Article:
Grandstand. Technology has efficiency as its only value. It’s his nature. Therefore, if we expect something else, we must impose it, and therefore, necessarily, restrict it. On any subject, this results in unstable compromises and never far from inconsistency, for States as for citizens.
The latter assume their antagonisms. Tech improves their lives every day and the current period is a superb proof of this, from children's educational monitoring to streaming evenings, via telework and telemedicine. But if they use his tools, they are also wary of them. In five years, the share of Google users who fear spying has gone from a quarter to a third – and a third to a half for Facebook. 75% of French people do not trust their e-mail, merchant sites or social networks. In no European country, more than a quarter of citizens trust the information found on these networks. This distrust is fueled by a stream of revelations about abuse. After the Cambridge Analytica scandal, Facebook has just been condemned for having used customer photos for facial recognition without their consent, while Google has obtained access to personal medical data from a large network of clinics in the United States. United States. And multiple studies have shown that anonymizing data is quite illusory.
These ambivalences are found in the same way in citizens' expectations of the state. On the one hand, they can be very critical of its lack of modernity and efficiency. On the other, they hate the abuse of power, both private and public.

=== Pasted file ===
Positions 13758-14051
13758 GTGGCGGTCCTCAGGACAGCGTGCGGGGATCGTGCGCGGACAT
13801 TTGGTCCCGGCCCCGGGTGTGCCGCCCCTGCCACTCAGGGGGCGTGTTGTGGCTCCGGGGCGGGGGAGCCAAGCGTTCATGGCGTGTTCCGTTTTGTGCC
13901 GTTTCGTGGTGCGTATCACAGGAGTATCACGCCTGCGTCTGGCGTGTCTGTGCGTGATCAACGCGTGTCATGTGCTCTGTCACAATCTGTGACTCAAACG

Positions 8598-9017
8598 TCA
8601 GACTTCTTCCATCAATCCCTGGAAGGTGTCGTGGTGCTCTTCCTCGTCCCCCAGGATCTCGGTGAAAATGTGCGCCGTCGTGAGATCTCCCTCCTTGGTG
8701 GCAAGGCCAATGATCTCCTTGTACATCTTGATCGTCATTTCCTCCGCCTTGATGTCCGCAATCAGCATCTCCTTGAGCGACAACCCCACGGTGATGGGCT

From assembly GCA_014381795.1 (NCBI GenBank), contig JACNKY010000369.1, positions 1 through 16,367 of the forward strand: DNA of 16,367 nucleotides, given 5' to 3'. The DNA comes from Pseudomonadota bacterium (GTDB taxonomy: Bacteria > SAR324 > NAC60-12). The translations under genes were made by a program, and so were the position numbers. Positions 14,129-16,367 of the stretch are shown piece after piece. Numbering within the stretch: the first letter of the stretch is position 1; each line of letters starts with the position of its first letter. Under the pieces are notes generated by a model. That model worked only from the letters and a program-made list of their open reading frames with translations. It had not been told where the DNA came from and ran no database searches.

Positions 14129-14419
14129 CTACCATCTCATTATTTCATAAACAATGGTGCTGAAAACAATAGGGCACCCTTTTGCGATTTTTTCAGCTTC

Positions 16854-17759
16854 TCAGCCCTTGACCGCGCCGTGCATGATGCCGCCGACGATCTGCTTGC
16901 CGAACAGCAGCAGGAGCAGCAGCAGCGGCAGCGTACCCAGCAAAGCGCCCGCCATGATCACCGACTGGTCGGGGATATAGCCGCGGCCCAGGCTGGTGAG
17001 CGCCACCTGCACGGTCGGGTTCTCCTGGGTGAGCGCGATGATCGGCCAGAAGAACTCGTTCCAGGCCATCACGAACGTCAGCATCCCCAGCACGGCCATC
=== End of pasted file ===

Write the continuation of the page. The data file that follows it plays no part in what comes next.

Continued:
Tech must therefore be controlled, including its use by the state. The “all digital” administration, which empties the territories of their public services, or the excess of surveillance are very badly lived. There is a real French wisdom in this concern for measure and balance.
Seriously liberticidal texts
This quality complicates the task of the state, itself caught in its own contradictions. Indeed, the expectation of citizens as described is that of a very demanding moral contract: the state must do everything necessary and no more, this balance being evolving. It’s a pretty good summary of what most states don’t know how to do. Because they are easily fascinated by the effectiveness of tech, as we have seen in the face of terrorism. Edward Snowden’s revelations seriously damaged the moral credit of democracies, including in Europe, where it turned out that states were doing no less but only having less. Everywhere, seriously liberticidal texts have been voted almost unanimously by the Parliaments with the argument, taken from authoritarian regimes, that this cannot harm “honest people”. Argument supposed to justify also a systematic surveillance of the merchant sites to fight against tax fraud. This attitude does not reveal a totalitarian impulse, but an awareness of the expectation of results on the part of the citizens and a naive confidence that the republican discipline of civil servants is enough to avoid slippage.
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